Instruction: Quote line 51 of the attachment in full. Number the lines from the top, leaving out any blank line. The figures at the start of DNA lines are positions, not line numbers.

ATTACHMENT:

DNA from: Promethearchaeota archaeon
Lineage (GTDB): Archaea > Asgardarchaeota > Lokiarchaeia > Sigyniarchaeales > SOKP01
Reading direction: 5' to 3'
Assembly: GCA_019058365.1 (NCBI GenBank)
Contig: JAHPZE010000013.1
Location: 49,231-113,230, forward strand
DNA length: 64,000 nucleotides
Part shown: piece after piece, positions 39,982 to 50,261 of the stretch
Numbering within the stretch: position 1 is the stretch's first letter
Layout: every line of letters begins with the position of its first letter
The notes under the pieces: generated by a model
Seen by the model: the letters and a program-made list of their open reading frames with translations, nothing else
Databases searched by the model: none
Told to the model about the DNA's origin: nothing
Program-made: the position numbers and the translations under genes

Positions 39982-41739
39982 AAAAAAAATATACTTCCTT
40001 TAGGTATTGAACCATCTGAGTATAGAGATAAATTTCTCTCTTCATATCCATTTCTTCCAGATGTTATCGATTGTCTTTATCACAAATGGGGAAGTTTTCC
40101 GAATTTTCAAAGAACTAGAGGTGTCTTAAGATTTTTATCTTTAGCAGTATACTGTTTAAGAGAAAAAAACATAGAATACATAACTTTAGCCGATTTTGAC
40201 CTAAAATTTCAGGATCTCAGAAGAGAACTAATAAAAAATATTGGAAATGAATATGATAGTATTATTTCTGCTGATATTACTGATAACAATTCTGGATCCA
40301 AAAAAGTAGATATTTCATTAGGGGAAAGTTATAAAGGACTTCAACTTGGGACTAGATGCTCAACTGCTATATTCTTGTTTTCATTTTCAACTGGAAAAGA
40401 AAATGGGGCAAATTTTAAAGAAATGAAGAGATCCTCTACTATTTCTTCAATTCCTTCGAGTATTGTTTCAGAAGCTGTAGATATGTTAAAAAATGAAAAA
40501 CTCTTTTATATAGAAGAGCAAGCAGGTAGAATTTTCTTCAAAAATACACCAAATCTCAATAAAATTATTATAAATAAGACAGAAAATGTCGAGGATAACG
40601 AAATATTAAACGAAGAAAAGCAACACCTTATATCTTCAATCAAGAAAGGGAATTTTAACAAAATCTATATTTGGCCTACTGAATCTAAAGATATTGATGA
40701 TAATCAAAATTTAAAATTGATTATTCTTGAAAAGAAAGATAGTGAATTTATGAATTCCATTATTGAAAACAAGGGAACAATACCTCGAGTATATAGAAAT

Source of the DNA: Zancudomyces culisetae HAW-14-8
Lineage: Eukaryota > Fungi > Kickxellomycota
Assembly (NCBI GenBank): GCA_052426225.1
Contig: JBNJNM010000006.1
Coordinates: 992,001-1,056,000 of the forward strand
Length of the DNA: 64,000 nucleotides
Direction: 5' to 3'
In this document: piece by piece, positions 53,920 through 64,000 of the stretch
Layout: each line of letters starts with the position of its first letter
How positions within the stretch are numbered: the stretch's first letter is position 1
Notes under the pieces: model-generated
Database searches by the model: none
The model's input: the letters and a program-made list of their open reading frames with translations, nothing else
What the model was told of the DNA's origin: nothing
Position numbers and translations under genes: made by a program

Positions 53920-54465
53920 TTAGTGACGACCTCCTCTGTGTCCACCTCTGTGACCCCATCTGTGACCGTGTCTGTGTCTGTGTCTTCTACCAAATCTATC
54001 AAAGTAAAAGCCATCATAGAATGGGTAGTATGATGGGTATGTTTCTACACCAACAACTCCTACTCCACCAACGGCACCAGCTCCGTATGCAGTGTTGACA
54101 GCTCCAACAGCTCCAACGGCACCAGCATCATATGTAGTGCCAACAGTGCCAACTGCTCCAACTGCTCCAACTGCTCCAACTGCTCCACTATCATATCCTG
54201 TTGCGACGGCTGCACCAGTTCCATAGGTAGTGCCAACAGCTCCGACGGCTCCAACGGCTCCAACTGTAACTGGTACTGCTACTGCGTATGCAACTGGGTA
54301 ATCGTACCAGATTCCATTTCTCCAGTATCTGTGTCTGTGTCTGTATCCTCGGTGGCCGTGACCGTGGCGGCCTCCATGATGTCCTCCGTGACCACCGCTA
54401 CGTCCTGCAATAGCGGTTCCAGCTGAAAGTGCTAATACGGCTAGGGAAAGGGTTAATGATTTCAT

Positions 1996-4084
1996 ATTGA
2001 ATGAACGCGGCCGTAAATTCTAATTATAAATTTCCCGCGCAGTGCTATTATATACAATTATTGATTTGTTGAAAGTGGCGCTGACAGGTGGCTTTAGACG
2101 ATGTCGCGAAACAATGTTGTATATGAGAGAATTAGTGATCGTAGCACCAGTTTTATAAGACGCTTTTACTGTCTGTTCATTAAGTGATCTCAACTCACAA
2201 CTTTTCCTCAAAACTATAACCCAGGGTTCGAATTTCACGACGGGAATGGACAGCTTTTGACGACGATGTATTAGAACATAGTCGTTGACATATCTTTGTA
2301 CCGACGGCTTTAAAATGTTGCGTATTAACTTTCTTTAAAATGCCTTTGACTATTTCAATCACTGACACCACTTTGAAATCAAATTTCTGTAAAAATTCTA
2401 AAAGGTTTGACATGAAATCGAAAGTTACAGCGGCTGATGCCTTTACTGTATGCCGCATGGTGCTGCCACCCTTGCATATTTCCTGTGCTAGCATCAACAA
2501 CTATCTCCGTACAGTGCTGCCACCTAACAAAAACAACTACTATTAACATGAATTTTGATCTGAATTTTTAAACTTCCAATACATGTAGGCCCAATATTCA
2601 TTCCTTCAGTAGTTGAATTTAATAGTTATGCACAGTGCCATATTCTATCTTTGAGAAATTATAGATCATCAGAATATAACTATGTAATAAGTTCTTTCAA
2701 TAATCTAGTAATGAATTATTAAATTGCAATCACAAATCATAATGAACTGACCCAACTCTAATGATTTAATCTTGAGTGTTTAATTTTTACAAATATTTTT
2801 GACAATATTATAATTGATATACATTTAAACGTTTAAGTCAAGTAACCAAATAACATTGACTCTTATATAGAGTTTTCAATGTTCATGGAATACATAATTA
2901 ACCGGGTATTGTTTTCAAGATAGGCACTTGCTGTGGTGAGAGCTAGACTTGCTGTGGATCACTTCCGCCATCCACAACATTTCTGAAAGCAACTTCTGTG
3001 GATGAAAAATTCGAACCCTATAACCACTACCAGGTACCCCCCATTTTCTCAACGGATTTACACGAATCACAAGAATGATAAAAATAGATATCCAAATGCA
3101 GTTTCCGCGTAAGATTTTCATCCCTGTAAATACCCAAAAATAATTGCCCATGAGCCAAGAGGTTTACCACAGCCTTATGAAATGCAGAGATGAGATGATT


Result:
2101 ATGTCGCGAAACAATGTTGTATATGAGAGAATTAGTGATCGTAGCACCAGTTTTATAAGACGCTTTTACTGTCTGTTCATTAAGTGATCTCAACTCACAA